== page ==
What is Cloud Transcoding and Why Does It Matter?
Cloud transcoding is the process of converting a video file into additional formats entirely in the cloud. More specifically, transcoding means creating new files in different sizes, resolutions, and bitrates from a single encoded video file. This approach allows broadcasters and streamers to ensure compatibility for audiences that view video content from numerous devices and with varying network conditions.
As more viewers stream from a wide range of devices like laptops, smartphones, tablets, Smart TVs, and more, compatibility has become challenging for many broadcasters. When a video is first recorded by cameras, it’s encoded using a codec that may or may not be suitable for playback, depending on the device. Cloud transcoding can take nearly any video file and convert it using a number of new and legacy codecs to ensure compatibility. Some broadcasters choose codecs like H.266, AV1, and VP9, but the most widely supported by both video players and devices are H.264 or MPEG-2.
While video compatibility is crucial, the most common use case for cloud transcoding is Adaptive Bitrate Streaming (ABS). Many streamers offer multi-bitrate streaming by providing viewers several different bitrates to choose from, but ABS takes this a step further by adjusting the bitrate in real-time based on the viewer’s Internet bandwidth and the processing power of their device. That means ABS can greatly reduce buffering and optimize the playback experience for viewers using transcoding, segmenting, an adaptive bitrate selection algorithm, and other techniques.
ABS has been made possible by cutting-edge streaming protocols like MPEG-DASH (MPEG Dynamic Adaptive Streaming of HTTP). This protocol is the first adaptive bitrate solution to become an international standard because it’s vendor-independent and codec-agnostic. While it’s similar to the HTTP Live Streaming (HLS) protocol in many ways, MPEG-DASH is compatible with nearly any video content format beyond just H.264.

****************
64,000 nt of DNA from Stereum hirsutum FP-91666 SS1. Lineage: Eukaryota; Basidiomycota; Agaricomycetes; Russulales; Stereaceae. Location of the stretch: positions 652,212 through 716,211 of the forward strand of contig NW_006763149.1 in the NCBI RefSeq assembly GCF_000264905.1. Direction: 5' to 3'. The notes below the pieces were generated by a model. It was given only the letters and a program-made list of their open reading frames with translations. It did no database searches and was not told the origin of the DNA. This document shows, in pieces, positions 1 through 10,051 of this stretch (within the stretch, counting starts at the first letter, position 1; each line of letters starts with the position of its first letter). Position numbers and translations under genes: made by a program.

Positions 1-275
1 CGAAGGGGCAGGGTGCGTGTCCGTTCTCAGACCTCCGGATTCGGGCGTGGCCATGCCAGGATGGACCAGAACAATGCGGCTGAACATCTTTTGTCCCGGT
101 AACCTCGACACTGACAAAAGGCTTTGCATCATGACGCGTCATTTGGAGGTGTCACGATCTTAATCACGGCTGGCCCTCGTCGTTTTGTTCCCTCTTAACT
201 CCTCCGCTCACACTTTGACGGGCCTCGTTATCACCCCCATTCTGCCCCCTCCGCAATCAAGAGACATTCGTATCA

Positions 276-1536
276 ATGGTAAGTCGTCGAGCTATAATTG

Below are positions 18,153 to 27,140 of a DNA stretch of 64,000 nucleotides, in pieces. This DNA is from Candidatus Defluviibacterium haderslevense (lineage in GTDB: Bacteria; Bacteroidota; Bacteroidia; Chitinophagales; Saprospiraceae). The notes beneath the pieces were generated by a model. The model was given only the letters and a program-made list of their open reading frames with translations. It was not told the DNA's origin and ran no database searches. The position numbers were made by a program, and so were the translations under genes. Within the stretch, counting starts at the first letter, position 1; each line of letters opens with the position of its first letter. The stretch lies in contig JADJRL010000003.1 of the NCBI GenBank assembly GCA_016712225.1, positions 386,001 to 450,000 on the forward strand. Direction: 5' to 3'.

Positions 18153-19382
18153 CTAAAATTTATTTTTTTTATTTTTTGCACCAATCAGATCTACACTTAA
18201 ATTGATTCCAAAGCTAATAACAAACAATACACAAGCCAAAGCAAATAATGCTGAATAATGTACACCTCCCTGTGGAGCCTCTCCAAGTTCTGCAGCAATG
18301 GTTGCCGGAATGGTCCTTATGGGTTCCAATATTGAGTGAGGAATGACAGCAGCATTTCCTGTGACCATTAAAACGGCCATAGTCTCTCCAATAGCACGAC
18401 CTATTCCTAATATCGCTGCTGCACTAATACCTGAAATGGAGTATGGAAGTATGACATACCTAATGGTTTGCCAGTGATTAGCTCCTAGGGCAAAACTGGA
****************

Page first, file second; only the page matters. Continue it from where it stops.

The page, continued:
When it comes to live streaming, transcoding is also critical. During live broadcasts, the stream is often encoded using the RTMP protocol. The problem is that RTMP is only compatible with Flash Player out-of-the-box, which isn’t supported by newer web browsers. That means most broadcasters will need to transcode their stream either locally or in the cloud to a more modern delivery protocol like HLS or MPEG-DASH.
Transcoding video in the cloud is different from local transcoding because the processing takes place on a streaming platform’s servers rather than a local computer. That means cloud transcoding doesn’t require additional bandwidth at the broadcasting site, which can be critical for live streaming. The cloud-based approach is also more scalable because the transcoder can quickly increase its available resources to handle more videos when necessary.
At the same time, cloud transcoding can lead to cost-savings as well. Instead of planning for peak loads by installing additional on-premise hardware, cloud-based solutions can scale up when necessary and back down again when there’s less demand. This inherent elasticity of cloud transcoding means that streamers only pay for the resources they use.
Along with the cloud-based video transcoder included with Resi’s Live Stream Platform, users can also push video files to social media platforms that handle transcoding themselves. In addition, Resi designed its Resilient Streaming Protocol (RSP) to mitigate the loss of video data while it’s being transmitted to cloud servers. This is crucial for ensuring cloud video transcoders have a complete source file to use as the basis for each transcoded rendition of the video content. That means RSP-enabled cloud transcoders are a scalable option for offering the highest quality video to viewers across all devices.